The Library first became an official town library in 1948, when the mayor appointed a library board, and a 1/4-mill tax, the first public funds used to support the library.
The library was first located in the town's city hall in 1947, when it was placed in the council room. In 1957 the library was moved to a new Ogden City Hall. Jeanne Phipps began her service as the librarian in 1958. By now, the library held nearly 9,000 volumes.
1976 brought the United States American Revolution Bicentennial Celebration, and the Ogden Community took part in the year's festivities with many projects, activities, and accomplishments of its own. The library is one of these accomplishments. It is a source of pride for the Ogden Community and West Boone County, for it is the result of the generosity of an individual in building it, and the community spirit of many individuals and groups who worked and donated funds to furnish it.
Eva Burgess is credited with the idea for a new library which she presented to the Ogden Women's Club. The idea was then passed on to the Ogden Bicentennial Committee, who decided to find out how much support and interest existed among the public for a new library, and "if sufficient interest did exist, to make a new library a Bicentennial Committee project."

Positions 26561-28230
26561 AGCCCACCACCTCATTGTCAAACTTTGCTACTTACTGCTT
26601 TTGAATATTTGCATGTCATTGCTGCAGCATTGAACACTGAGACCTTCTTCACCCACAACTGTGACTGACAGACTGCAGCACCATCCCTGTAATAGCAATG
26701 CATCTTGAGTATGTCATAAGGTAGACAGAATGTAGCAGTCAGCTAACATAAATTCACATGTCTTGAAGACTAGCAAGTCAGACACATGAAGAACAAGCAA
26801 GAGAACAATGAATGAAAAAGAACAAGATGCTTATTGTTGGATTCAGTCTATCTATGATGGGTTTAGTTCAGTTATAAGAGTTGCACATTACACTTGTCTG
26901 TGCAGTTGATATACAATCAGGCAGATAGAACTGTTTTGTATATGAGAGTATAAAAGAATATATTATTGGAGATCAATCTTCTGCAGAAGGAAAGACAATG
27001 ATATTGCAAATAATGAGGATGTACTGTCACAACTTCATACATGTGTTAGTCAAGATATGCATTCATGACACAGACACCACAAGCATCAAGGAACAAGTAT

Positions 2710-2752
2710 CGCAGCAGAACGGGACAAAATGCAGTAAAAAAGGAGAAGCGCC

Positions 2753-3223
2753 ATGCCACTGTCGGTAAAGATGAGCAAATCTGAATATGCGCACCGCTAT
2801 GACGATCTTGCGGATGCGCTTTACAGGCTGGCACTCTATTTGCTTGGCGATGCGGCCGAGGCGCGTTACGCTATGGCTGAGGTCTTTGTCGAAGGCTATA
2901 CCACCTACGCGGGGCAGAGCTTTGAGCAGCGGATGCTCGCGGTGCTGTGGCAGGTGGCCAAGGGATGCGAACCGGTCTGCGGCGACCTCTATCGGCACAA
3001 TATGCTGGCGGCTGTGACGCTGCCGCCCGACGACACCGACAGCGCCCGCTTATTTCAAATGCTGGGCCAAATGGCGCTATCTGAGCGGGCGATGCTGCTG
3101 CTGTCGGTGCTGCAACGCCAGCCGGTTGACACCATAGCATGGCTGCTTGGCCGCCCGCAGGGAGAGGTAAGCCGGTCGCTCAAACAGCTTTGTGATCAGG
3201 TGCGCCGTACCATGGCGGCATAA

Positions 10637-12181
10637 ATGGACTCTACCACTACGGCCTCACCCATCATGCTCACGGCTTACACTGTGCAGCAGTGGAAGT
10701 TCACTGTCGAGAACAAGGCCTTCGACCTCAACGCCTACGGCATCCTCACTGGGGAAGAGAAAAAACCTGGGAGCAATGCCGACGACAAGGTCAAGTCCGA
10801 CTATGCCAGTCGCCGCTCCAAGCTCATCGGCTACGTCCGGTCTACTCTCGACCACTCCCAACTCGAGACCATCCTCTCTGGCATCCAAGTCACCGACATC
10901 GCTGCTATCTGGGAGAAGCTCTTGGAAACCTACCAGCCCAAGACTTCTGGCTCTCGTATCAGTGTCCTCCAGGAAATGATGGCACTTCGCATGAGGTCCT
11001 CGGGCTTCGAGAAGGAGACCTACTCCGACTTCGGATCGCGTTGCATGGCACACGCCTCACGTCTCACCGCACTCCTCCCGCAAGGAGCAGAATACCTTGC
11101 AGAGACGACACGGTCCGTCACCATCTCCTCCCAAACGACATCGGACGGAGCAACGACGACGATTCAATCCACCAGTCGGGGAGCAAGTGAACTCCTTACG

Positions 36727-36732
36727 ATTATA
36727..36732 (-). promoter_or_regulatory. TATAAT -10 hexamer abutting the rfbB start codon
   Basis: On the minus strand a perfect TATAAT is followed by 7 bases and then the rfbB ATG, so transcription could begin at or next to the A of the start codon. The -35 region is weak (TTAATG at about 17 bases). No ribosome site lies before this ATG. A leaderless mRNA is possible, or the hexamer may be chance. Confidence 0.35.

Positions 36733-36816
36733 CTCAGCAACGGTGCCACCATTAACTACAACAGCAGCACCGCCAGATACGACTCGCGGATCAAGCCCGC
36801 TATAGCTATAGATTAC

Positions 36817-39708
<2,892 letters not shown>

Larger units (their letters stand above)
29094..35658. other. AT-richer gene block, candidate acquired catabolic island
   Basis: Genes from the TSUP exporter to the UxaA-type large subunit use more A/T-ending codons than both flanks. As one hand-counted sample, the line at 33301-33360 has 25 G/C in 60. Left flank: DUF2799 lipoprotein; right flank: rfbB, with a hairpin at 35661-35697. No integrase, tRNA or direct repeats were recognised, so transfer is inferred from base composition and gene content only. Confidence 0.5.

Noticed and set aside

Meanwhile, the same idea was growing elsewhere, and when the Bicentennial Committe made known its interest, an individual decided to go ahead with his plan to build a new library for the community. This man was Leonard A. Good, who had already given other gifts to the community. He bought the site and paid for the building.
A library building committee and advisory committee was established.
Mr. Good encouraged the Bicentennial Committee's support for the library and a fund raising goal was set for furnishings. Donations and pledges poured in and it happened.
The cornerstone was put in place July 13. The move to the new library was made and opened for business September 22. An open house was held November 6, 1977.